Jun 10, 2019
By Dean Kreager
How do you avoid getting stuck in a rut? Take a different path. There was a real shortage of high-quality — or even medium-quality — hay made last year.
Forage analysis results that I reviewed last fall were all lower quality than expected. As a result, many cow herds were much thinner at the beginning of the spring calving season this year. The problem with having thin cows at calving time is that they are likely to be even thinner at breeding time.
When a cow eats, her use of nutrients is prioritized. First is maintenance for survival. This is followed by lactation and growth, which includes weight gain; and finally, reproduction.
Related: Breeding soundness exams: Do ’em!
While reproduction is the No. 1 priority trait for profitability, it is not at the top of the list when the body of the cow is deciding how to use its nutrient resources.
Years of research have established that thin cows are often difficult to get bred. Results often show around a 30% decrease in the number of cows displaying estrus by 60 days post-calving on a cow with a body condition score at calving of 4, vs 6.
Similar results are seen when comparing pregnancy rates within a 90-day window of calving. These thinner cows also produce calves with lower weaning weights.
Early weaning has often been suggested during drought years, but it can also have a place when managing thin cows. The energy required for lactation is high enough to keep many cows in a negative energy balance while nursing a calf.
Removing the calf from the cow will stop lactation and allow the cow to begin to use energy toward reproduction. Weaning times of 45 to 60 days allow cows to begin a positive energy balance and start cycling earlier.
If you are past the time where a 45- to 60-day weaning is possible, consider weaning calves at 3 to 5 months of age instead of 7 months. While you will not get the immediate reproductive benefits, this still provides the cows with an extra opportunity to gain a body condition score point or two so they will be better prepared for next winter.
A 5 to 7 body condition score at the beginning of the calving season will increase the likelihood of the cow cycling early and getting pregnant early in her next season. Having a calf early in the breeding season is one of the most important determinants of profitability.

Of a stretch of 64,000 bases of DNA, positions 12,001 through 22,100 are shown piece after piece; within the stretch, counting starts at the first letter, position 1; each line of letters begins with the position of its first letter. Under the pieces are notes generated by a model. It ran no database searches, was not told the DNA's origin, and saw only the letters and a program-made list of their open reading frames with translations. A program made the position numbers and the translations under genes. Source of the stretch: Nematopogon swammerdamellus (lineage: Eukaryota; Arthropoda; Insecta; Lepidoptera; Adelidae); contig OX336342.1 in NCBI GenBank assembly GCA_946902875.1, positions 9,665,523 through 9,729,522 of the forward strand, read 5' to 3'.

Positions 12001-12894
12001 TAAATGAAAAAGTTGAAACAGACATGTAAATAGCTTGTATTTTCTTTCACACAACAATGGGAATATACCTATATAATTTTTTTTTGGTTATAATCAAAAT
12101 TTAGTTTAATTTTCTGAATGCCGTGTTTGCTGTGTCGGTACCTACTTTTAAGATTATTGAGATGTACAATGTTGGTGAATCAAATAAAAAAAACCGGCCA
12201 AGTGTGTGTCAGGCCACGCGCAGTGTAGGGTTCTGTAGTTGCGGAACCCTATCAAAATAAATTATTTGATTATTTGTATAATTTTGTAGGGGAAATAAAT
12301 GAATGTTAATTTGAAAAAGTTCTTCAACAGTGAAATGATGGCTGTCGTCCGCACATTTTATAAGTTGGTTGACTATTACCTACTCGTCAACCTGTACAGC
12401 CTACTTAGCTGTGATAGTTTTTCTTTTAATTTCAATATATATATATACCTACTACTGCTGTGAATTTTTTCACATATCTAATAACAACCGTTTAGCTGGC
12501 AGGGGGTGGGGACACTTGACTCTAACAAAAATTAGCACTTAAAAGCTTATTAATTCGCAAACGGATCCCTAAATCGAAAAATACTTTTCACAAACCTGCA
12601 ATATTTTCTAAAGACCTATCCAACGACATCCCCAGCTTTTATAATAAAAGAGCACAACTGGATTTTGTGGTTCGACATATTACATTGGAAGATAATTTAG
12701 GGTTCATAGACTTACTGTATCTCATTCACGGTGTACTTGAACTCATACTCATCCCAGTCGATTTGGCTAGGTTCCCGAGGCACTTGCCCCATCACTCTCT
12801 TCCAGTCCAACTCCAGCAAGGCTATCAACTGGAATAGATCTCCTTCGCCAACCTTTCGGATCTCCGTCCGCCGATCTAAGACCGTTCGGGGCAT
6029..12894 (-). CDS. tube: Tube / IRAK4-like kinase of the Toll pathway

Extra management, resources and facilities are needed when early-weaning calves, but there are also some benefits in addition to the improved reproductive performance of the dams. Early-weaned calves can be very efficient at growing. Their feed conversion can be in the neighborhood of 1 pound of gain from 5 pounds of feed.
This efficiency is a big part of why young calves are worth more per pound. Early-weaning calves started on a good nutrition and health program can provide increased value when they are sold.
The importance of pregnancy checking is even higher in herds with thin cows that may remain in anestrus for extended periods. Lack of signs of estrus is no guarantee that a cow was pregnant when the bull was removed.
If the bull remained with the cows for extended periods, do you know when the breeding occurred? The cost of pregnancy-checking 20 cows is likely less than the cost of feeding one open cow through the winter.
There are three commonly used methods for pregnancy-checking cows —rectal palpation, ultrasonography and blood testing. While the first two depend on the skill of the technician, all three are highly accurate.
Ultrasonography and blood testing can be performed around 28 days, while rectal palpation is usually done after 35 days. There are advantages and disadvantages of each method.
Ultrasonography and rectal palpation typically require a farm visit from a veterinarian, but these methods are capable of staging the age of the fetus. Blood testing is inexpensive and can be completed by most producers, but it does not provide the age of the fetus.
Finding the open cows, or the ones that did not breed back within the desired calving season, will allow you to remove them from your herd early to conserve feed resources for the rest of the herd.
Maybe this is the year to look at a different management approach. Don’t get stuck in a rut.
Kreager is the agriculture and natural resources educator in the Ohio State University Extension office in Licking County, and a member of the OSU Extension Beef Team. The Beef Team publishes the weekly Ohio Beef Cattle letter, which can be received via email or found at beef.osu.edu.